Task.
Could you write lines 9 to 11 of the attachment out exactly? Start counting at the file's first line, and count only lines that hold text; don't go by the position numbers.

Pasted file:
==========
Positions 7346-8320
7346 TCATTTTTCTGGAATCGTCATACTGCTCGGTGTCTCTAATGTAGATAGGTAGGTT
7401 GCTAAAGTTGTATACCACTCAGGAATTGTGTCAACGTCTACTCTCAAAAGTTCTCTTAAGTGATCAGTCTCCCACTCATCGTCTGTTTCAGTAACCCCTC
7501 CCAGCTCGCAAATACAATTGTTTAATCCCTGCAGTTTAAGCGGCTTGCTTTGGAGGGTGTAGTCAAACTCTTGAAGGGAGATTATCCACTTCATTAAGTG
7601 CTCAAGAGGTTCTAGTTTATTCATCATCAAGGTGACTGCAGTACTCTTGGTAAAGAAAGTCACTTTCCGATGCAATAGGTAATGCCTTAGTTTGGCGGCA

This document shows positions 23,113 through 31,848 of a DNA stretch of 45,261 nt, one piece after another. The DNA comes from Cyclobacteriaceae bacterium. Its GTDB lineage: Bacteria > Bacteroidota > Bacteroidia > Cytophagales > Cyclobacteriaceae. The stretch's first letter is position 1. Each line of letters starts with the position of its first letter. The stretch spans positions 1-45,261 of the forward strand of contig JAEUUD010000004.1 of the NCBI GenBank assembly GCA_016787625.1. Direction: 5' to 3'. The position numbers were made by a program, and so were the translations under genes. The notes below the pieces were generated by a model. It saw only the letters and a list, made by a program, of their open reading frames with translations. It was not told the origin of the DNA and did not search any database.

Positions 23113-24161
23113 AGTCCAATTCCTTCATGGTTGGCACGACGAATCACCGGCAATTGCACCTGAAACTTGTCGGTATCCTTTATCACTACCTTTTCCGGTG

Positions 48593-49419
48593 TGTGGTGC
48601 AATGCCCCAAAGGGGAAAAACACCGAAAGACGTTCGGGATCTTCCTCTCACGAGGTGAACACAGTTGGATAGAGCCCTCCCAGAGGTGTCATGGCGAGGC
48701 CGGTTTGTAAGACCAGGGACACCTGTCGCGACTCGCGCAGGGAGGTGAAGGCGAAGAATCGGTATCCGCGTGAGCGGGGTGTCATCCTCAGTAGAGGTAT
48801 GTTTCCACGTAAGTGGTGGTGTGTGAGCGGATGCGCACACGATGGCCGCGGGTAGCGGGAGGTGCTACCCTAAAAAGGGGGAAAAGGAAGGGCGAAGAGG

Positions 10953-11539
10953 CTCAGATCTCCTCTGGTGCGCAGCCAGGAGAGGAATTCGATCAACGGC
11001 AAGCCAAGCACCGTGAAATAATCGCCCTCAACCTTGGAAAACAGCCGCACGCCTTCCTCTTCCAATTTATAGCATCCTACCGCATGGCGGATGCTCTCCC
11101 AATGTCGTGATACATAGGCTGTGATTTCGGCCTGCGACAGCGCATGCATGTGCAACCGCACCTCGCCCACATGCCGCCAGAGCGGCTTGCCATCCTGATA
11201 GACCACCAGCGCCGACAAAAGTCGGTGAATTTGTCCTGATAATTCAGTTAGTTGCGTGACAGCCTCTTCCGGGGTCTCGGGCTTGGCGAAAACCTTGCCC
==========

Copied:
Positions 48593-49419
48593 TGTGGTGC
48601 AATGCCCCAAAGGGGAAAAACACCGAAAGACGTTCGGGATCTTCCTCTCACGAGGTGAACACAGTTGGATAGAGCCCTCCCAGAGGTGTCATGGCGAGGC